MaximusMarch 24, 2011
High Noon at the Athfield Corral
So: Athfield is taking the issue to the bridge – or, rather, the Ring Road. Issuing a statement like “Either the One Way system goes, or I go” is surely inviting brinksmanship in a battle of nerves down in Christchurch.
We’re still not sure if who or what the rumoured super ChCh anti-EQ Authority is yet, but the NZIA’s much-vaunted Architectural Ambassador looks to be laying tracks for his own escape route. High Noon indeed, when you’re playing a game of chicken with the Traffic Engineers. For years now Christchurch has had its central city defined by the flow of traffic, set by the all powerful traffic department at CCC. Just like the traffic department here in Wellington at the WCC, and presumably like the ACC in Auckland, it’s difficult to win one over the traffic bods. Tedious people that they are, they will keep on insisting that cars come first, second, and third place in importance – pedestrians and cyclists always just a tacked on afterthought. Ath is going head to head to try to change that: whether the people of Canterbury want that or not.
But it is not just Ath who is taking the issue to the people. We have a strange situation in Aotearoa at present – with Len Brown launching a mammoth train set on Auckland (and Don Key / Red Hide looking decidedly glum at the prospect on TV last night), and then Celia W-B looking even more odd by agreeing to a mass of roading projects in the capital, despite standing on a very strong anti-roading package. Just what is happening here?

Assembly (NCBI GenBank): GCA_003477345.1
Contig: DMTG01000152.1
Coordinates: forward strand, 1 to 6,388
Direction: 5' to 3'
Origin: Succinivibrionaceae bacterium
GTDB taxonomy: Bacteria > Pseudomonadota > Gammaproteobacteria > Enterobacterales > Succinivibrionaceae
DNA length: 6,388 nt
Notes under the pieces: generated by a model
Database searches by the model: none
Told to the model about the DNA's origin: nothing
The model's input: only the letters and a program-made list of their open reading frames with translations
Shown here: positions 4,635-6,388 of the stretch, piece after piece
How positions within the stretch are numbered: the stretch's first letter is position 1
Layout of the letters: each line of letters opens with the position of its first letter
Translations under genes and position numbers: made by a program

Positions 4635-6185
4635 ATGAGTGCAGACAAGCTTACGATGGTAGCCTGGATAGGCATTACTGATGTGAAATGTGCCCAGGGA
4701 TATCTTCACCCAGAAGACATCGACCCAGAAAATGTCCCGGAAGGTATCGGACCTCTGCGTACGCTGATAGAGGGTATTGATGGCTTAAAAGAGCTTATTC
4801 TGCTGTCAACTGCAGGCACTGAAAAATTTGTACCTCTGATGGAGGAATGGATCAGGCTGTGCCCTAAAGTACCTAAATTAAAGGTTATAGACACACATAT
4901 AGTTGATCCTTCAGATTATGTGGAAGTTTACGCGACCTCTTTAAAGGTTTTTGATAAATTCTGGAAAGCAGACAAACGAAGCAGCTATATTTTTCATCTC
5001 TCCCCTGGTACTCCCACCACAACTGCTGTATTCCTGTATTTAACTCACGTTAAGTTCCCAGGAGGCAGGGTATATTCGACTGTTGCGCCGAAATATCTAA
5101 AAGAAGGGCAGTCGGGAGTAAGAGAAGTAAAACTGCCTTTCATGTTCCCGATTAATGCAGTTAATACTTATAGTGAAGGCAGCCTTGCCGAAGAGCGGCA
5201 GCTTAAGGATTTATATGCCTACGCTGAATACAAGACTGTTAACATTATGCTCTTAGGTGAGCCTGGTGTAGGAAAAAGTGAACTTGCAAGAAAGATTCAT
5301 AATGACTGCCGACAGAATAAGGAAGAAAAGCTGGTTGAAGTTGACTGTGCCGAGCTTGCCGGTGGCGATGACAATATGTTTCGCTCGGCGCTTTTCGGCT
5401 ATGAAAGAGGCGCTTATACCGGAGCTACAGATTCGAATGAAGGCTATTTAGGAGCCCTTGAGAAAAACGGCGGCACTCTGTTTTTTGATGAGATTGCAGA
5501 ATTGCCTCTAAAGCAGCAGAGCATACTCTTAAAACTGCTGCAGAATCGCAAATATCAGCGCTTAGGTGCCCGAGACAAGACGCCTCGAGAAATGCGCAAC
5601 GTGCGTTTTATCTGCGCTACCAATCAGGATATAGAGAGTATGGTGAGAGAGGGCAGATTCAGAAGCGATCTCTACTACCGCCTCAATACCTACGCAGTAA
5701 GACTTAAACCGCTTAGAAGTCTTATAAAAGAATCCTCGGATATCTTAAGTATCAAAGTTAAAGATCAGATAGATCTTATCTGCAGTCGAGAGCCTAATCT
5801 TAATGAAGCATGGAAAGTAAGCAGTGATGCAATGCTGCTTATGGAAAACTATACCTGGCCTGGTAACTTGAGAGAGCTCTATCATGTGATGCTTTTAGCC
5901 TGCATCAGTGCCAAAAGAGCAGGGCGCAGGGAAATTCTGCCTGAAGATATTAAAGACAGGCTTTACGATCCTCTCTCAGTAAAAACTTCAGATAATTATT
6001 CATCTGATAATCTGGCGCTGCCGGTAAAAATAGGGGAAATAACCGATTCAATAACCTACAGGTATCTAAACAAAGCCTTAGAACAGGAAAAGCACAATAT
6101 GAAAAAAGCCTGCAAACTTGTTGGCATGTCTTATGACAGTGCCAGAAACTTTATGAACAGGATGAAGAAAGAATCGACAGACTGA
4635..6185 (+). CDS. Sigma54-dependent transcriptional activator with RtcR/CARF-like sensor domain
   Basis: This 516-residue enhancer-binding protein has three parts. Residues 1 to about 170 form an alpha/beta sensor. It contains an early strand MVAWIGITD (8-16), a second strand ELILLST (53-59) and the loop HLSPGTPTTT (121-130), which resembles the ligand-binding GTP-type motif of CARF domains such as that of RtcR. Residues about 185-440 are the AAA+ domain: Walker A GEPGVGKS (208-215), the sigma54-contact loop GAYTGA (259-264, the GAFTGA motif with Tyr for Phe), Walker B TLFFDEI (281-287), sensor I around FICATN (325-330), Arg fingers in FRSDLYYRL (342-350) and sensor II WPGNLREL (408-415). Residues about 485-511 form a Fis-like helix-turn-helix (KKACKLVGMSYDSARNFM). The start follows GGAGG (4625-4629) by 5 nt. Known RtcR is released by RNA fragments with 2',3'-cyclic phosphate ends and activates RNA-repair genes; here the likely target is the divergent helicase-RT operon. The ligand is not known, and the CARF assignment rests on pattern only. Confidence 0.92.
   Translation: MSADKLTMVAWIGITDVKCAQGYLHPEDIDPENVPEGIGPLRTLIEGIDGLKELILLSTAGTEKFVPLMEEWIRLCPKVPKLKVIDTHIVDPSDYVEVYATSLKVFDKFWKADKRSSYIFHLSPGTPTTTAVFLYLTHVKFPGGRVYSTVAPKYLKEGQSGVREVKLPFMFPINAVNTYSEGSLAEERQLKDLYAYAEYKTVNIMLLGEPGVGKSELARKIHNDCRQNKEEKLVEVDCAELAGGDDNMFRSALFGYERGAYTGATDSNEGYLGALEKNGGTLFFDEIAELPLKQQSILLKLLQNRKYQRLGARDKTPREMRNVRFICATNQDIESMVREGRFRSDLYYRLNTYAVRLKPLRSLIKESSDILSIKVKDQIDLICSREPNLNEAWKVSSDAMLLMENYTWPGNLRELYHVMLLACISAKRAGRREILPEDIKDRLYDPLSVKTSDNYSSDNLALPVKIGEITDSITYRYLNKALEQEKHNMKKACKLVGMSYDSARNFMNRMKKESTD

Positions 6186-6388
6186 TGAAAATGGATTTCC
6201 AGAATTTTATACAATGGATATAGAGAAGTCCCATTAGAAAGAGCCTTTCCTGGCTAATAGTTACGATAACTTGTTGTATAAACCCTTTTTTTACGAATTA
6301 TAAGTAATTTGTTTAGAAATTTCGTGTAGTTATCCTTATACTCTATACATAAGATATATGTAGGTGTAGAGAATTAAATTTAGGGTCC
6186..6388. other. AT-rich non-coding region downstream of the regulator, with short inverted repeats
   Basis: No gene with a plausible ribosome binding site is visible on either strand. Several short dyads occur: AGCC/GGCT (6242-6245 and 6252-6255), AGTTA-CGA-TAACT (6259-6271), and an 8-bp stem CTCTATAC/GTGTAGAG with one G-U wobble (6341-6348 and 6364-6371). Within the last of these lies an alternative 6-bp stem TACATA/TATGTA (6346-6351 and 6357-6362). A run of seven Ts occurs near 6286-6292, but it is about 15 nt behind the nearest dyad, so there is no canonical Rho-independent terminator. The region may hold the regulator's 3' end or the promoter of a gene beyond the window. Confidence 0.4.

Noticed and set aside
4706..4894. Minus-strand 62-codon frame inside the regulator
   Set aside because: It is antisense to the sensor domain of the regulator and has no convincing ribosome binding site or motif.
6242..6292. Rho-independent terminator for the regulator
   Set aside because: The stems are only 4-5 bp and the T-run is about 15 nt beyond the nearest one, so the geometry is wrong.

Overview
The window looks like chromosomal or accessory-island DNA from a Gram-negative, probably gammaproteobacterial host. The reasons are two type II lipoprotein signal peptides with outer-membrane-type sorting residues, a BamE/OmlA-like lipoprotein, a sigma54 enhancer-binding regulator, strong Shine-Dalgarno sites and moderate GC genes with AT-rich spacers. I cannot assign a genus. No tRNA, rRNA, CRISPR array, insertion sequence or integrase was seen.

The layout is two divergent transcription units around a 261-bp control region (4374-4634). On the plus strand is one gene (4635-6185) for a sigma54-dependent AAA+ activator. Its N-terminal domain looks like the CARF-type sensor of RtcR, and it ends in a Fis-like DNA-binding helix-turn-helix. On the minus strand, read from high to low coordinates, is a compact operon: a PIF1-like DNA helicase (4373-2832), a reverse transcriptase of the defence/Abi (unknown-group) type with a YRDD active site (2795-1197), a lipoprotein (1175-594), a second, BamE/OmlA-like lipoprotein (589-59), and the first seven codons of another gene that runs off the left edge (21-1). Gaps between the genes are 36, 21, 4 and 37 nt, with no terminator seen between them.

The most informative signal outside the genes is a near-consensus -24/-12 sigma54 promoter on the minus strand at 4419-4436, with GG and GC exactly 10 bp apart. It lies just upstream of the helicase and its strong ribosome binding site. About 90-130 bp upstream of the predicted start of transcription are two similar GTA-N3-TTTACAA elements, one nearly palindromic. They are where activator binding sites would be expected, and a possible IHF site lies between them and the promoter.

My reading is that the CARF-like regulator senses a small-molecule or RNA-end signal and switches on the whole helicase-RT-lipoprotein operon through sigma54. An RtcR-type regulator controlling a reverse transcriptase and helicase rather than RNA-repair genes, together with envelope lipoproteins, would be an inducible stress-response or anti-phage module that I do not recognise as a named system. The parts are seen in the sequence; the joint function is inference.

“Key elements are:
• A duplicate Mt Victoria tunnel, possibly at the end of Paterson St. This project was then estimated to cost $217 million. Ruahine St at the southern end of the tunnel would be turned into a four-lane expressway to the airport.
• Improvements to speed traffic flows at the Basin Reserve. This could include a flyover or tunnel at the northern end of the basin. The estimated cost of this project was $36m.
• A second Terrace Tunnel estimated to cost $150m.”
At ‘Eye of teh Fish’, we’re quite fond of tunnels as a way of getting round the city – and I’m strongly of the opinion that if the Ancient Ones (the builders of Wellington around a hundred years ago) can whack in a few tunnels, then so can we, in our more modern, safer, faster society. While more roads just fill up with traffic, more tunnels really do have the ability to improve life for some people. A second tunnel through Mt Vic for instance, means that it may be possible for pedestrians not to have to share the vilely polluted air or have their ear-drums rent asunder by happily parping car drivers. A second terrace tunnel could mean traffic flowing smoother in an out of the city – although, not while the Inner City Bypass clogs it up a hundred metres away. Fix one problem, and there is always going to be the next choke point to have to resolve…
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